University of Minnesota Extension offers answers to the following nutrient management questions based on research efforts specific to the state’s northwest crop region:
1. Under what conditions is it most economical to apply phosphorus fertilizer? A three-year study of corn and soybeans in northwest Minnesota, funded by Minnesota’s Agricultural Fertilizer Research and Education Council, found that it was more economical to apply P fertilizer on low- and medium-testing soils.
When properly fertilized, soils with low and medium P soil-test values can yield the same as high and very high P testing soils. The probability of corn and soybean yield being limited is very low when soils test high or very high in soil-test P.
2. Does ESN provide a yield and protein advantage in hard red spring wheat? ESN is an effective way to reduce the risk of nitrogen loss. AFREC-funded research in northwest Minnesota has demonstrated the potential for ESN to boost protein content in wheat grain. However, the ratio of ESN to urea is important, as increasing the percentage of ESN may result in decreased wheat grain yield in dry years.
3. What is the optimal rate of nitrogen application for hard red spring wheat? AFREC-funded research conducted from 2008 to 2010 in northwest Minnesota showed that the amount of total available N needed for hard red spring wheat was near 200 pounds.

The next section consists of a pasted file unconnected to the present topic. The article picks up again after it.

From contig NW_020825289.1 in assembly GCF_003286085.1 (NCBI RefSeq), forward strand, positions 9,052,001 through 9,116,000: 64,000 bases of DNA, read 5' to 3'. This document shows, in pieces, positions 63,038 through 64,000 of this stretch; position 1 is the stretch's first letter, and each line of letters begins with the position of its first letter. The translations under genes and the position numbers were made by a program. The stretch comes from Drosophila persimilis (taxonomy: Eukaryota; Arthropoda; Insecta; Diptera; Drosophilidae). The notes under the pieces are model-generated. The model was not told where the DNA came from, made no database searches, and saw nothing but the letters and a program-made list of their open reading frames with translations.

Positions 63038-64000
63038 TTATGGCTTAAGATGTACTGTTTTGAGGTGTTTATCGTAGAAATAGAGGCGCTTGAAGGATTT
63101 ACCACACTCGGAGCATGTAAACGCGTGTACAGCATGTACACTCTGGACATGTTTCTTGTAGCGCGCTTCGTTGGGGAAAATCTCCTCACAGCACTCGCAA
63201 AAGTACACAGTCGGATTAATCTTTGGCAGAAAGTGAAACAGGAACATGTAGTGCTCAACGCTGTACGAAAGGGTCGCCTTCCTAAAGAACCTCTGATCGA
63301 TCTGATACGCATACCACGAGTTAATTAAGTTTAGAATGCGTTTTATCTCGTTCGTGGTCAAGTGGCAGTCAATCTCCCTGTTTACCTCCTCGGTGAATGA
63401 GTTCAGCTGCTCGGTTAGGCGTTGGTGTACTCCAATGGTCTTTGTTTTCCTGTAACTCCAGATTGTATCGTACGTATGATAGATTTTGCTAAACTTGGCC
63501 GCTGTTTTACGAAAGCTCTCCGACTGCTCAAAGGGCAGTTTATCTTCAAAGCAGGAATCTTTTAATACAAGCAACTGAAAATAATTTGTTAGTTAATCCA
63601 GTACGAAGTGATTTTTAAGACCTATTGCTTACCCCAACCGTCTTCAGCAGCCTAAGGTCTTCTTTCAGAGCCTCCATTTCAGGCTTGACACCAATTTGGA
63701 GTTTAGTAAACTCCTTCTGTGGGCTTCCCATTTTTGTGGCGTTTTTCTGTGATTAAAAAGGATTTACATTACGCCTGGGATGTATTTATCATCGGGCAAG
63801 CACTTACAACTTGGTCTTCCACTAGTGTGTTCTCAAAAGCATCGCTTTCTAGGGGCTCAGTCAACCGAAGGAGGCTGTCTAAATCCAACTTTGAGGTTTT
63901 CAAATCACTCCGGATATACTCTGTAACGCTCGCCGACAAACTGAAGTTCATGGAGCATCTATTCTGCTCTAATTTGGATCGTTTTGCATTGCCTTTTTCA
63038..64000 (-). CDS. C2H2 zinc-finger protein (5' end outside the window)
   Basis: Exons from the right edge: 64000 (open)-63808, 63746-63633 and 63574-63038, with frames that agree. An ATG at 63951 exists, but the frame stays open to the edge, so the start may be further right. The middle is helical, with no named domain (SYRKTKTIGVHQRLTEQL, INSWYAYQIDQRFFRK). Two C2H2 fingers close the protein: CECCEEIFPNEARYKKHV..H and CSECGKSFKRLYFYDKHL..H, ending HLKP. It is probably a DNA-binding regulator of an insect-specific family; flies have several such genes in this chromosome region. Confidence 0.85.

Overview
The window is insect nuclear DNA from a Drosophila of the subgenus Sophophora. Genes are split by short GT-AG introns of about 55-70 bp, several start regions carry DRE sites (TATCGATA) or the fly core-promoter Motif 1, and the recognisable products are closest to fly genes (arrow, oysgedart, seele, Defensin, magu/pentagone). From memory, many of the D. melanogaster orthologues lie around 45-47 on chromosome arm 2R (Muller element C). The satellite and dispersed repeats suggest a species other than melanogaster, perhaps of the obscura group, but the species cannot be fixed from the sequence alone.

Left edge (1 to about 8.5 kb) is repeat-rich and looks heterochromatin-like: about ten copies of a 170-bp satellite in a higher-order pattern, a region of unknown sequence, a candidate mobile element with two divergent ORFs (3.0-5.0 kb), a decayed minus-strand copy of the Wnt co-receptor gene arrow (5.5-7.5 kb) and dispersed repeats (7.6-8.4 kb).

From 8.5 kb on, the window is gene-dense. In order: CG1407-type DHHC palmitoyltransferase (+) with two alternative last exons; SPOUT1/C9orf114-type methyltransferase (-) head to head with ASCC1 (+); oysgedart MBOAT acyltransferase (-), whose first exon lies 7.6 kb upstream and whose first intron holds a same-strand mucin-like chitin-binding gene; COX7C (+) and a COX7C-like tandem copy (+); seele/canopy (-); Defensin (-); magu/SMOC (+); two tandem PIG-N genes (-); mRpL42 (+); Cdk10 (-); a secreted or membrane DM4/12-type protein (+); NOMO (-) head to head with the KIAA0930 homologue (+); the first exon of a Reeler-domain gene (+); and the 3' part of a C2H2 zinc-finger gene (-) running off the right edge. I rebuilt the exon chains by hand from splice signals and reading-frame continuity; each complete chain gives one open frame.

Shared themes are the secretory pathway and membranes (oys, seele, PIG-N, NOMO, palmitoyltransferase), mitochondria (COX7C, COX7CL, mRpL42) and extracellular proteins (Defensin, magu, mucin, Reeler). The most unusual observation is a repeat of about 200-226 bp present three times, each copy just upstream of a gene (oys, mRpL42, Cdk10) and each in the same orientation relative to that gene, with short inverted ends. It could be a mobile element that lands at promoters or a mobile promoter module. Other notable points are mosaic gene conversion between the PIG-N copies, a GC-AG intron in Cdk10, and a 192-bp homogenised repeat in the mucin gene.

4. Is sulfur required for crops in northwest Minnesota? AFREC-funded studies on wheat and corn have shown that sulfur is not needed on high organic matter, fine-textured soils in northwest Minnesota.
Sulfur applications should be targeted to fields where soil organic matter concentrations are 3% or less.
Sulfur deficiencies may be common early in the growing season, but there is no evidence that a sulfur application is required unless on low organic matter or sandy soils. On-farm research in northwest Minnesota funded by AFREC confirmed these findings.
5. Is there a difference between fall- and spring-applied urea for corn? AFREC-funded research in Crookston from the 2017 growing season showed that corn following wheat averaged 8 bushels per acre more when urea was applied in the spring rather than the fall. Spring application also required about 70 pounds N per acre less than fall application to achieve a similar yield.
For corn following soybeans, averaged across all the nitrogen rates in the study, there was a 10-bushel-per-acre increase in 2017 and a 16-bushel-per-acre increase with a spring application compared to a fall application.